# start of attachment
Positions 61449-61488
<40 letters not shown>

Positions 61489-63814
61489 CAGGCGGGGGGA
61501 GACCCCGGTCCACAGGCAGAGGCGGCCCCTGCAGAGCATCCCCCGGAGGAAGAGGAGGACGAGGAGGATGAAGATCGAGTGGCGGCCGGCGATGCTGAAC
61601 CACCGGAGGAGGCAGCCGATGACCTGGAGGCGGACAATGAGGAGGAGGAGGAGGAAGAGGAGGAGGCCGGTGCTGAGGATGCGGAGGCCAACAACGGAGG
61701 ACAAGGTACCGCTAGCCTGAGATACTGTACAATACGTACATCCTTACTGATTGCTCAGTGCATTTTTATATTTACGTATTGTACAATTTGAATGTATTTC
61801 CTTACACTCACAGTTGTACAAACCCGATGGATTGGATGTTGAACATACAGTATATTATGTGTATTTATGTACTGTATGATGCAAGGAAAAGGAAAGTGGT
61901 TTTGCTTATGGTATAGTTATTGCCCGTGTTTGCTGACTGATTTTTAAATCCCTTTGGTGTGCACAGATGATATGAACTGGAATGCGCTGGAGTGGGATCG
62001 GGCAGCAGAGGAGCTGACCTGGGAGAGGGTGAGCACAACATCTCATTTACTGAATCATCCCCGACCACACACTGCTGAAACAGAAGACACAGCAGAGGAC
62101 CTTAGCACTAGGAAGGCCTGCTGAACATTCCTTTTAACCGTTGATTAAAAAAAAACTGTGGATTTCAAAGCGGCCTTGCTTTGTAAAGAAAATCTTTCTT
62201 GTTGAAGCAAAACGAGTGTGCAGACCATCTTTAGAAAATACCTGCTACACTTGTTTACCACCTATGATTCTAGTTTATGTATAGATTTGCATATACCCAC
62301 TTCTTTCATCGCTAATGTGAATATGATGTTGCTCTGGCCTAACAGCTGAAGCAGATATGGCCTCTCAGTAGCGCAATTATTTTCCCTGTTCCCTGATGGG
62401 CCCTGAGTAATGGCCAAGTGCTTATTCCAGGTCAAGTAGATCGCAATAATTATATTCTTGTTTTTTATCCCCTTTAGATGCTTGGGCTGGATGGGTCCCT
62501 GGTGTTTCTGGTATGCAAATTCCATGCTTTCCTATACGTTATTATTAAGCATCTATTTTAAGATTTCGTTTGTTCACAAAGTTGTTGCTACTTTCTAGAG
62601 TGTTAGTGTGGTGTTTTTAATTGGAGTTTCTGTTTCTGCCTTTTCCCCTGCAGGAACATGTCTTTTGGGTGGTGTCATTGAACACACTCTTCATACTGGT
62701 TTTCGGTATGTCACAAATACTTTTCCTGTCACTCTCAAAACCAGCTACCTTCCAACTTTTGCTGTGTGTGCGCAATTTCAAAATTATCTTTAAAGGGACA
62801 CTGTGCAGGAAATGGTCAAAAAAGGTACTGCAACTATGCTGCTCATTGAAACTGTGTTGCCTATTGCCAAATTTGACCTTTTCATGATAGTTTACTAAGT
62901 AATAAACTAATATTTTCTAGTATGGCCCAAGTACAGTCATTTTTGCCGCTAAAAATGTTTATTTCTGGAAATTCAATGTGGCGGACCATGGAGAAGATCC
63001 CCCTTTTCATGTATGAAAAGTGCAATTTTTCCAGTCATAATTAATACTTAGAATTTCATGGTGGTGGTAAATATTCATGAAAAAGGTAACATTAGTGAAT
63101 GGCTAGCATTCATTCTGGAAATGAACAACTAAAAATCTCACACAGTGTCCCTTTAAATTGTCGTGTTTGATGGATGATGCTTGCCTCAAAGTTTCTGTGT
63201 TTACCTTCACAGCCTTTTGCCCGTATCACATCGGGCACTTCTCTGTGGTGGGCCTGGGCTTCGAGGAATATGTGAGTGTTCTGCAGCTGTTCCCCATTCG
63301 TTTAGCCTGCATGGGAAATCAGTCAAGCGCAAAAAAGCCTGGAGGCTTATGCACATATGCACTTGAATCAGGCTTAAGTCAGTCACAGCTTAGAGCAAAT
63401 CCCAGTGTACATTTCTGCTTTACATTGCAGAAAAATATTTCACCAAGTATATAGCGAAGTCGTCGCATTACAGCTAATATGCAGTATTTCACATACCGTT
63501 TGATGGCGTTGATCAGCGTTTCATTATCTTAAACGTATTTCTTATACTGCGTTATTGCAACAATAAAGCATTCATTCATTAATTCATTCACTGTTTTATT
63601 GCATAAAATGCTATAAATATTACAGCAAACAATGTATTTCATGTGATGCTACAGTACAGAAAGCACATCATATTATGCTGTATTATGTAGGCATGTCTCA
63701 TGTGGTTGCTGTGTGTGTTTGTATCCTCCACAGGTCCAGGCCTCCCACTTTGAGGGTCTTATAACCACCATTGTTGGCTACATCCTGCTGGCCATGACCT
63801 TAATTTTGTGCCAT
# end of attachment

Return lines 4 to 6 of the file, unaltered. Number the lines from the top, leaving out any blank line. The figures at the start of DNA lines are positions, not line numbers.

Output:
61489 CAGGCGGGGGGA
61501 GACCCCGGTCCACAGGCAGAGGCGGCCCCTGCAGAGCATCCCCCGGAGGAAGAGGAGGACGAGGAGGATGAAGATCGAGTGGCGGCCGGCGATGCTGAAC
61601 CACCGGAGGAGGCAGCCGATGACCTGGAGGCGGACAATGAGGAGGAGGAGGAGGAAGAGGAGGAGGCCGGTGCTGAGGATGCGGAGGCCAACAACGGAGG